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"The problem," Donna Moradanyan was saying, "was that he'd read these magazines that said women were supposed to have orgasms, and if they didn't have orgasms they got very angry, only it was some kind of secret anger so you couldn't always tell, so when I wouldn't have an orgasm, even if I didn't have one because I didn't want one—"
"Oh," Bennis Hannaford said. "I know. He'd work at you for hours."
"Exactly, and when I'd say, for God's sake, I'm not women, I'm me, he'd turn around and go—"
"'How do you think this makes me feel?'"
Donna burst out laughing. "Exactly! Exactly! And then—"
In the bedroom, Gregor Demarkian stopped inspecting a functionally ruined red tie to close the bedroom door. Then he looked across at George Tekemanian royally ensconced in a newly delivered red wing chair, and said, "They've been at it like that for hours. Bennis got in from Bryn Mawr at six, got Donna down here at seven, then they started making whatever it is—"
"Gingerbread houses," George said helpfully. "I talked to Lida Arkmanian. They are making many gingerbread houses to give to children in the hospital."
"Wonderful," Gregor said. "They've also been talking nonstop about orgasms. I know things about Peter Desarian I don't know about myself. And I'm scared to death Lida is going to show up, and I'm going to find out even women of my generation talk about orgasms."
"Krekor, Krekor. Even women of my generation talk about orgasms, and most of them are dead." George considered it. He was more than eighty, and he looked it, but he didn't mind it. "I think," he said, after a while, "that the women I grew up with wouldn't have called it orgasms."
Gregor considered the tie again, decided he must have run it through the disposal and forgotten he'd done it. He threw it in the wastebasket. His wife had always marveled at the state to which he reduced his ties. Now that she was dead, he had to marvel on his own. How did he get a perfectly ordinary piece of stitched red silk to split into strips and tie into knots and fray from the inside? He reached into his underwear drawer, pulled out a blue silk tie in the same shape, and tossed that into the wastebasket, too.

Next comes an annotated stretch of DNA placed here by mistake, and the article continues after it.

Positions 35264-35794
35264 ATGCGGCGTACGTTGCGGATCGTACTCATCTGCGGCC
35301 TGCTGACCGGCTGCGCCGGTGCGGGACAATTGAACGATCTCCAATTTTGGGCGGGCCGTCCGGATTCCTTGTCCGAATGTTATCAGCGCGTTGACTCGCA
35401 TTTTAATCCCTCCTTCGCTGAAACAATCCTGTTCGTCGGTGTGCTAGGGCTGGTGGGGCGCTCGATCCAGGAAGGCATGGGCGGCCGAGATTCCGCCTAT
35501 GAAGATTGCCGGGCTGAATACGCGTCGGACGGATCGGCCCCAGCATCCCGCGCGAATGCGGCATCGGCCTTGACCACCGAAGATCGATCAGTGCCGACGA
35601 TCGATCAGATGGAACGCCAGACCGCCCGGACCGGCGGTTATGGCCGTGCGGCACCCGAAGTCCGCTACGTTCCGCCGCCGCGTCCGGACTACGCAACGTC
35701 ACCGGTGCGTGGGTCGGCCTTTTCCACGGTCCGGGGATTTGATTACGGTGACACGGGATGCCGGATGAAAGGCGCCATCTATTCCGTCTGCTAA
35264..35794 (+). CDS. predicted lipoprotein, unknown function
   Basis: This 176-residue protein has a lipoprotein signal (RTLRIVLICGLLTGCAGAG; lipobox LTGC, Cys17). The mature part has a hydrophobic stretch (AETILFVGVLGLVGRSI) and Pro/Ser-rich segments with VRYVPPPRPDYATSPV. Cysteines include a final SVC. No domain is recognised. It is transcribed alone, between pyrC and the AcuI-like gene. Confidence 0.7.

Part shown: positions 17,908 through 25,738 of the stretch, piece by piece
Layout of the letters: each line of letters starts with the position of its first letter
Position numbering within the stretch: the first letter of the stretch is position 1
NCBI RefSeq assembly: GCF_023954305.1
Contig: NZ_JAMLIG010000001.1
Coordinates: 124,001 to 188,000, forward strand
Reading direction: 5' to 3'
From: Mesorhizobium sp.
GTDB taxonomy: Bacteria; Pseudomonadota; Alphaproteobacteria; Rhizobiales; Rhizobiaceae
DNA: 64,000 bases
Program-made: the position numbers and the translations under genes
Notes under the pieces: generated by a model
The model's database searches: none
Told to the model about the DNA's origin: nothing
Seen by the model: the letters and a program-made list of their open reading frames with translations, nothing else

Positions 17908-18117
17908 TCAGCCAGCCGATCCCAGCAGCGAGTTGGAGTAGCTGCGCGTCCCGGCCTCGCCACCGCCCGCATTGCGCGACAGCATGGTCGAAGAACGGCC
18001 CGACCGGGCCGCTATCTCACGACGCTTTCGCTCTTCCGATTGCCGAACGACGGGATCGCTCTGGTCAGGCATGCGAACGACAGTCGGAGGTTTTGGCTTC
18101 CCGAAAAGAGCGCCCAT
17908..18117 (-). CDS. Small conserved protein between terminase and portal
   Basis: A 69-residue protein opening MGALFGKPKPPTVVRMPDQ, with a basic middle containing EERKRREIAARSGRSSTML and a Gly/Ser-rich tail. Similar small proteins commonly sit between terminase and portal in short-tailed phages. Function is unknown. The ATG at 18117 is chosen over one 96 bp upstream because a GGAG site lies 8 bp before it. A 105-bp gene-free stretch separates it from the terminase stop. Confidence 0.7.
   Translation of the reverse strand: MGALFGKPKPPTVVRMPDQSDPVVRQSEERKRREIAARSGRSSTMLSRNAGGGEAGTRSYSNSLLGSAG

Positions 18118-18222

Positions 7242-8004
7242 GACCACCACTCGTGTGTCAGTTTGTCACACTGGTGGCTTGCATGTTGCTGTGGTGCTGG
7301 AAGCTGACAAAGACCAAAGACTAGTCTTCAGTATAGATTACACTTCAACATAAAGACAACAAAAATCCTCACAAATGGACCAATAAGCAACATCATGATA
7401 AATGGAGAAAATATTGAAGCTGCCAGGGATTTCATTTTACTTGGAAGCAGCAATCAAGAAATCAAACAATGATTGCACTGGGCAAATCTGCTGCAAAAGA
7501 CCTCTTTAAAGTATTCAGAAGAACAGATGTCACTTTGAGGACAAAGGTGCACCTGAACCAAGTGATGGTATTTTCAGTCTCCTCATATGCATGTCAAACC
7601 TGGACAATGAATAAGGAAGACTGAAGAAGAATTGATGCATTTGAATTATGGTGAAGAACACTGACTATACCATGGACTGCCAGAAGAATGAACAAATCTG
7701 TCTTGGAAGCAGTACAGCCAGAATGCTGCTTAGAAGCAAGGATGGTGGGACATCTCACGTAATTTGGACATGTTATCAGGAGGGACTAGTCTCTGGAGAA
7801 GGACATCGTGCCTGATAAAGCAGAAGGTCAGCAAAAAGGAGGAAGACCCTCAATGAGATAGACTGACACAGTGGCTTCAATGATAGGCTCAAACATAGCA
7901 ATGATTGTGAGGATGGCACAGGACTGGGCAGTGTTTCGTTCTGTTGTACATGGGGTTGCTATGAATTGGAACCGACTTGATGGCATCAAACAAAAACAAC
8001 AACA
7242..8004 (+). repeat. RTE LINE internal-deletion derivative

It was eleven o'clock on the morning of March 27, and he was packing to go to Colchester, New York. Finally. Over the last six weeks, he had begun to feel that all he did was argue with himself about whether or not to take the train North. Even now, he wasn't entirely sure why he'd decided to go. Granted, John Cardinal O'Bannion was a friend of Father Tibor Kasparian. Granted, Gregor owed Father Tibor a great deal. On the other hand, O'Bannion's problem was not the sort of thing Gregor had been trained to solve. Nobody could solve it but O'Bannion himself. The Cardinal was just going to have to accept the necessary responsibility, dig in his heels, and get the dirty work done.
Still, Gregor thought, it was strange. No more than four months ago, living alone in this apartment and connected to nobody in this neighborhood, Gregor had thought he'd be more than happy to find a way off Cavanaugh Street, or out of Philadelphia. He'd come here, to this small Armenian-American enclave where he'd grown up, after Elizabeth had died, and mostly because he couldn't think of anywhere else to go. His twenty-year stint in the FBI was over. He'd resigned when Elizabeth entered her last crisis, and he had no inclination to go back, even if they would let him. At fifty-five, he had hit the Bureau's mandatory retirement age for agents. They made exceptions for administrators—which by then he'd become—but he was tired of it, anyway. Ten solid years of serial murderers was enough for anybody. A last case he had bungled remorselessly, bungled because he couldn't think about it when he had to think so much about Elizabeth, was more than enough. It was time for something different. He just didn't know what.